Stock markets have rebounded from yesterday’s horrendous declines as traders’ fears have faded.

Europe

A portion of the declines that were seen yesterday have been recouped, but stocks are still massively down since Wednesday’s close. The landscape hasn’t changed in the past 24 hours as there is still a possibility of a second wave of Covid-19 cases as countries reopen their economies. It is possible that yesterday’s move was just a knee-jerk reaction to the reports of rising cases, as traders have become accustomed to falling infection rates. Should it be the case that infection rates rise, but only at a modest level, dealers might hold their nerve, which could facilitate a further recovery.  

In London, it is a broad-based rally as oil, mining banking and retail stocks are higher. The airlines are up too even though IAG, easyJet and Ryanair are taking legal action against the UK government’s policy that entrants to the country must self-isolate for 14 days.       

Games Workshop said it now expects full year sales to be £270 million and profit before tax will be at least £85 million. Keep in mind last year’s annual revenue and pre-tax profit were £256 million and £81.2 million respectively. The group took advantage of various government assistance schemes since the lockdowns were imposed, but today it confirmed it will not be requiring additional aid. Its cash balance stands at £50 million and it has an overdraft facility of £25 million, so it has a healthy liquidity position. Games Workshop has 532 stores and 306 outlets have reopened, the remainder will be reopened in line with local guidelines. To add to the firm’s bullish update, stockbroking firm, Peel Hunt, upped its price target from 6,000p to 8,000p.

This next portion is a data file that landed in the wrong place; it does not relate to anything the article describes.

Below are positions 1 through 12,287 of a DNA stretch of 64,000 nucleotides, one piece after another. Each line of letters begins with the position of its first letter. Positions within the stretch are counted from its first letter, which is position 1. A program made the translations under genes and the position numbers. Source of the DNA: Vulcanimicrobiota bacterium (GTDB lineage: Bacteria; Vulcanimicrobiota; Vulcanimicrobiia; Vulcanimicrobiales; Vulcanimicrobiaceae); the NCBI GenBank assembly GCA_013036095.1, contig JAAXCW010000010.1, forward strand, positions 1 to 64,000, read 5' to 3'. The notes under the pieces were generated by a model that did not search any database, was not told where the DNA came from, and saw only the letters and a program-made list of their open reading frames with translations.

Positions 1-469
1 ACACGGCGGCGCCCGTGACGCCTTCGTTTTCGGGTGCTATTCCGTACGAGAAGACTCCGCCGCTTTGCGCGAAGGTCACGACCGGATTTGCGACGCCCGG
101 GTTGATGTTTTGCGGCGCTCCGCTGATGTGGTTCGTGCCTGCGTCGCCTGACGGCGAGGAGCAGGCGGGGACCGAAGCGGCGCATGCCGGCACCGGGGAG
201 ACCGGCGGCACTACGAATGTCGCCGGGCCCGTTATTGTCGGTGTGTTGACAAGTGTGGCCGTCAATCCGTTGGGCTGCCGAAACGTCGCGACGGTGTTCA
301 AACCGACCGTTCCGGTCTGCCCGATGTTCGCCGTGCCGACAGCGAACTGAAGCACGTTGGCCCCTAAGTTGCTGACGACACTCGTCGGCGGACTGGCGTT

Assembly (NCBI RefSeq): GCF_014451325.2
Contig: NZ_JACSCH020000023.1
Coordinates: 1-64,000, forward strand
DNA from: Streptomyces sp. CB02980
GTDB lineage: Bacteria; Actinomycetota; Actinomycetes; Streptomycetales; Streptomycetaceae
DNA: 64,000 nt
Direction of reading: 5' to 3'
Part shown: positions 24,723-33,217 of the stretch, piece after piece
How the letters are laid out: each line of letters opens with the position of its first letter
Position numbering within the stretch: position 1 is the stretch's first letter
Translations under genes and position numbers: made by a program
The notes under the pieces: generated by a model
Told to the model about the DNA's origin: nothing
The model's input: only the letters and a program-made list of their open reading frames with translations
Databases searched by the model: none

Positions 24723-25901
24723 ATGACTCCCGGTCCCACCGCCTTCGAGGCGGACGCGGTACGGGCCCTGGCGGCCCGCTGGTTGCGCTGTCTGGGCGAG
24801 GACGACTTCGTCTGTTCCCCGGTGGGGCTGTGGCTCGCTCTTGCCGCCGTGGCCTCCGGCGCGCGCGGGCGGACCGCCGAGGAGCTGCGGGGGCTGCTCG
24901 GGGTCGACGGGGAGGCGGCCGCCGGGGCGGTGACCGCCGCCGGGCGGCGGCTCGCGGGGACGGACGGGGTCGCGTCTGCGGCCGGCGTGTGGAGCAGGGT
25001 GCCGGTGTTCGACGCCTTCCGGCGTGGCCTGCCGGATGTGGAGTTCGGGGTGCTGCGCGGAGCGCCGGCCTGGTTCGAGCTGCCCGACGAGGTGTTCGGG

Biffa raised approximately £100 million from a share placing. Last week the group said it was considering raising capital as it wanted to be in a better position to take advantage of potential opportunities when things return to normal. The company was in a reasonably comfortable position in terms of financing before the funds were raised, so the placing has made it even more robust.   

Mitchells & Butlers has secured financing that should see them through the next 18 months. It struck a deal with its banks which will give it access to £250 million. The existing £150 million credit line was extended, and an extra £100 million was put in place – the financing is in place until the end of 2021. The pub group has committed not to return money to shareholders or repay debt between now and September 2021 as a part of the financing deal. Traders are taking the view the company can ride out the lockdown, hence why the stock is higher today.   

Informa said there has been a return to some activity in China, and it is optimistic that major brand events will take place next month. The subscriptions business has helped pick up the slack from the events division. The US is its largest market, but sadly it believes there is a slim chance of events taking place before September. A number of the events that were due to take place this year have been switched to digital, while others have been postponed until 2021. In regards to events that couldn’t take place this year, the demand from clients for rebates has been very low, which suggests they are happy to push things back until next year.

Pearson shares have jumped on the back of the news that Cevian Capital, an investment company has acquired a 5.4% stake in the publisher. Pearson’s CEO, John Fallon, will step down this year, but the group has yet to find a successor. Cevian believes a new management team will be able to realise the potential of the company’s assets. Pearson were already focusing on digital products and services before the pandemic, so its prospects are positive.